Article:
Here are some ways I might have described the weather today, were I still in college:
- Butt cold
- Ochen cold
- Colder than a witch's tit
I was introduced to using "butt" as an all-purpose intensifier by my college pal Dick Z., who lived in the room next to me. His reasoning was that if "butt" could be used to mean "very" in the phrase "butt ugly," then it could serve the same purpose for any word. Being freshmen boys, we embraced this logic wholeheartedly. Ochen is the Russian word for "very," and since one of our circle of friends was a Russian major, that worked its way into our vocabulary as well. As for the third, Erik B. introduced us to that one, which apparently was something people said up in his hometown in northern Wisconson. (In a similar vein, he also introduced us to a similarly colorful weather-related phrase: "pissing like a big dog," used to describe a heavy rainfall.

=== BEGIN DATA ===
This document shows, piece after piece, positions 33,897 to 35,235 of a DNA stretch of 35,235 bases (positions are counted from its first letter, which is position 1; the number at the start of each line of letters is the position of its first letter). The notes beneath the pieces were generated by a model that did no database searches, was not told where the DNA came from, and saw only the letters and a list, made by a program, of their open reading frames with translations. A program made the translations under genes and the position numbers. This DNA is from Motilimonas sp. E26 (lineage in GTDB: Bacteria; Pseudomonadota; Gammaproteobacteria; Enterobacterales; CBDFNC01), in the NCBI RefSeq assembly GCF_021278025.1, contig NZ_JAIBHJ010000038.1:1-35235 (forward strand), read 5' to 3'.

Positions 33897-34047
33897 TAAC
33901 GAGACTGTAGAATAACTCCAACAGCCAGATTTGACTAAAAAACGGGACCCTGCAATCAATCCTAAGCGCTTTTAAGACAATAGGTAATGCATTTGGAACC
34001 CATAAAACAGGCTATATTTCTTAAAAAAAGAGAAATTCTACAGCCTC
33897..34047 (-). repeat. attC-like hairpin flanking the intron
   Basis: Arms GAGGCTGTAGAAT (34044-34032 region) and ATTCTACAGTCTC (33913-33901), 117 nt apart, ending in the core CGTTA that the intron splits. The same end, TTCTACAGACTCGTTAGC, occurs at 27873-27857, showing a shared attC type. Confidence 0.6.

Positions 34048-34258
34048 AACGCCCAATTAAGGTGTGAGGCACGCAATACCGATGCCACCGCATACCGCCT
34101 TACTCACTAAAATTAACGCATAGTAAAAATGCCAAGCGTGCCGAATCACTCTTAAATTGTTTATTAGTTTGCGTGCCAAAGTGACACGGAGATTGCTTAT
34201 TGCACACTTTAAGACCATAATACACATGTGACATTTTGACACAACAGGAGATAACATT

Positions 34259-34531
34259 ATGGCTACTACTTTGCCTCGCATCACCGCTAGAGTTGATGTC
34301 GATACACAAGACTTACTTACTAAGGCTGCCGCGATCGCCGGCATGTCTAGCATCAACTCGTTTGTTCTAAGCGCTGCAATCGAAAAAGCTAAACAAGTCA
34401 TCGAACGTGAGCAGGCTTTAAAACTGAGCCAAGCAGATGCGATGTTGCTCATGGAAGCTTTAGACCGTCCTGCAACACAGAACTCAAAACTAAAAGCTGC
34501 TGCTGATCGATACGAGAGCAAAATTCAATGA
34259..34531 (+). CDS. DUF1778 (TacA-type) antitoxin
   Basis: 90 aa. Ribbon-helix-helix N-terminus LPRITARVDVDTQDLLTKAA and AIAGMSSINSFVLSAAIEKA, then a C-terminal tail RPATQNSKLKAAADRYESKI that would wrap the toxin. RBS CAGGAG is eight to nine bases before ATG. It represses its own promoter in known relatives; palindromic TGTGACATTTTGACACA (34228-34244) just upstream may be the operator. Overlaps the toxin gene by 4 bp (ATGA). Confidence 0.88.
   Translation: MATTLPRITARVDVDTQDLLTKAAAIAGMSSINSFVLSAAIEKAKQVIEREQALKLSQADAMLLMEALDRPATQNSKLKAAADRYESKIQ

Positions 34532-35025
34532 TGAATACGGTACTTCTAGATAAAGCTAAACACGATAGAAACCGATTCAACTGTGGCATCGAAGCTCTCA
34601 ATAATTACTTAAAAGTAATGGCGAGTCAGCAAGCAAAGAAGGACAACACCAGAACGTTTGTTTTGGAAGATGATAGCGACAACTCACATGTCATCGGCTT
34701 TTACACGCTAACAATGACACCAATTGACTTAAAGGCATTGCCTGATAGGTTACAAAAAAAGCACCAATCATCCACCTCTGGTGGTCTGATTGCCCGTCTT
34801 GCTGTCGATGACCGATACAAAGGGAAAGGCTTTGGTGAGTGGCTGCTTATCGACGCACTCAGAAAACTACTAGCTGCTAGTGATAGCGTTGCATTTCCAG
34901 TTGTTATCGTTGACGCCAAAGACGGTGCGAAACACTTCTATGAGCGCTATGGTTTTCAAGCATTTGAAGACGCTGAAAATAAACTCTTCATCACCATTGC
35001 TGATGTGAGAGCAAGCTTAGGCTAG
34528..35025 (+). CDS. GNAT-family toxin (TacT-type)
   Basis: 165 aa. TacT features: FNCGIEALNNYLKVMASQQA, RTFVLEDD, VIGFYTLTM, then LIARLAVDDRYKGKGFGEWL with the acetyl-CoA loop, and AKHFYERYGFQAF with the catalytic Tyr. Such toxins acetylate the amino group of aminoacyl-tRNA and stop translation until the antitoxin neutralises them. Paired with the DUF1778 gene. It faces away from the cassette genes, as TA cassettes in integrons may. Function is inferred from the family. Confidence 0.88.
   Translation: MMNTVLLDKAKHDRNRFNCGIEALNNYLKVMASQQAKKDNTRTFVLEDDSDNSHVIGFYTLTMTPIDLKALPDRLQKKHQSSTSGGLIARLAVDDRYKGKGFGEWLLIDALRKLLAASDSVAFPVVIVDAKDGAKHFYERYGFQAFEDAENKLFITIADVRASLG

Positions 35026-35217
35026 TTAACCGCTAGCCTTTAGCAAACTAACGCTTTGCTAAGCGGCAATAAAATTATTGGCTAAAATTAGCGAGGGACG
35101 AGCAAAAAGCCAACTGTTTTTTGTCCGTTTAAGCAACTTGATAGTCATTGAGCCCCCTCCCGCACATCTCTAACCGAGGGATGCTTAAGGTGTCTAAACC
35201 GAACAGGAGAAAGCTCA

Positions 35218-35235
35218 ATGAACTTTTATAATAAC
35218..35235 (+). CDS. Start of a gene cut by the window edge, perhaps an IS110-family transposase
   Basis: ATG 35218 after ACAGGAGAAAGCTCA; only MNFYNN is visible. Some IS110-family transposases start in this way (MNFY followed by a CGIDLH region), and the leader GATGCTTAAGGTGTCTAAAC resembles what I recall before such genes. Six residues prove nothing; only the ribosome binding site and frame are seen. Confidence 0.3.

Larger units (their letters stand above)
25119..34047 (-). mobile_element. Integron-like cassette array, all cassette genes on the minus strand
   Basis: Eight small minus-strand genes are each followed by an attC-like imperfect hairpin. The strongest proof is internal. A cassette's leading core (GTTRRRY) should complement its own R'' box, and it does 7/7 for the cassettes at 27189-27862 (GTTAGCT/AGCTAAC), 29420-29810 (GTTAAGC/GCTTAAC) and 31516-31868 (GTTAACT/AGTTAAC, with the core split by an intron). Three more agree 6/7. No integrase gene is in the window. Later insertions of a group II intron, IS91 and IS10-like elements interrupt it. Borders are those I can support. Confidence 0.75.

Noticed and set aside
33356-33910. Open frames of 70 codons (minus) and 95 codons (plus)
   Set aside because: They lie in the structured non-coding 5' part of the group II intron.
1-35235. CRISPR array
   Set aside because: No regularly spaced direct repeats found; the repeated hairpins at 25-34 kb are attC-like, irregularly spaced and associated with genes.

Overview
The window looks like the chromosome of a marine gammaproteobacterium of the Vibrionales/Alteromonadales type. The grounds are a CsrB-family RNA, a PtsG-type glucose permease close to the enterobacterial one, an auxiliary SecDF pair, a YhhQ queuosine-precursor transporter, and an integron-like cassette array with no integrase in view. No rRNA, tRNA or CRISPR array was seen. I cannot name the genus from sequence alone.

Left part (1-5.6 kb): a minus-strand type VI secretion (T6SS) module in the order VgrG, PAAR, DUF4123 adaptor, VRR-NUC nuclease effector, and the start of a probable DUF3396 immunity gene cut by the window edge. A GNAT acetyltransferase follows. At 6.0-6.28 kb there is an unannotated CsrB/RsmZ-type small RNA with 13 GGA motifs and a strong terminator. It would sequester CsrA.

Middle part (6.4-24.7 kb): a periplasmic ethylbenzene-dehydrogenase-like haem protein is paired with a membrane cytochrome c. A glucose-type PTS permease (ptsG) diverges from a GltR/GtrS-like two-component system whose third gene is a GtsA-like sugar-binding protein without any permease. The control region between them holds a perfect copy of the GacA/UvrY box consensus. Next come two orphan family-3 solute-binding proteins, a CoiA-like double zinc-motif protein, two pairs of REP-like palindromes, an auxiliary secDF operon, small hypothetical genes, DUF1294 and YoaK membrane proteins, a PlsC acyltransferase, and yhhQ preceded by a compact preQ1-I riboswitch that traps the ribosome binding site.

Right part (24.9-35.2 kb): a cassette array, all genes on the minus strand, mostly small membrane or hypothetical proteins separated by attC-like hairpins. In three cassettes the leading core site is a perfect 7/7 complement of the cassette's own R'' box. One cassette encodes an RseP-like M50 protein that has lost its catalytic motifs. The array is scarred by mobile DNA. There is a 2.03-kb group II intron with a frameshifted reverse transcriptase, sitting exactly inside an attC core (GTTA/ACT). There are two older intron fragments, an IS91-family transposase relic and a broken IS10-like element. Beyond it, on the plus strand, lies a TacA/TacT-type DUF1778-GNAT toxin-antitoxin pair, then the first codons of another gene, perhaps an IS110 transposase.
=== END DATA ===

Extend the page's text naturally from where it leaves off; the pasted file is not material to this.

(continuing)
Anyway, the point is that it was cold today. When I left the house this morning, the official temperature in Madison was 2° F. By the time I left for the Christmas open house I attended this afternoon, it had soared to 13°, and when I left there an hour later to go to work, we'd reached our high for the day, 15°. It's back down into the single digits now. Tomorrow will be comparatively balmy, with a projected high of 26° -- but it will also start snowing. They're forecasting up to 2 inches before the day is through. Could cause some commuting problems Monday morning, but I don't work until 2:00 p.m. so I hope it won't affect me.
It was also very cold yesterday, which wasn't any fun for me but was a whole lot less fun for some people I met at English Conversation Time last night. They had walked to the church from Capitol Square, a short (less than a mile) and pleasant walk on a warm sunny day but not so much after dark in 10° weather. Making it all the worse for them was that they were all Burkinabé, which is to say natives of Burkina Faso, a primarily tropical country in west Africa. Luckily for them, they ended up getting rides home afterward. As did I, thankfully.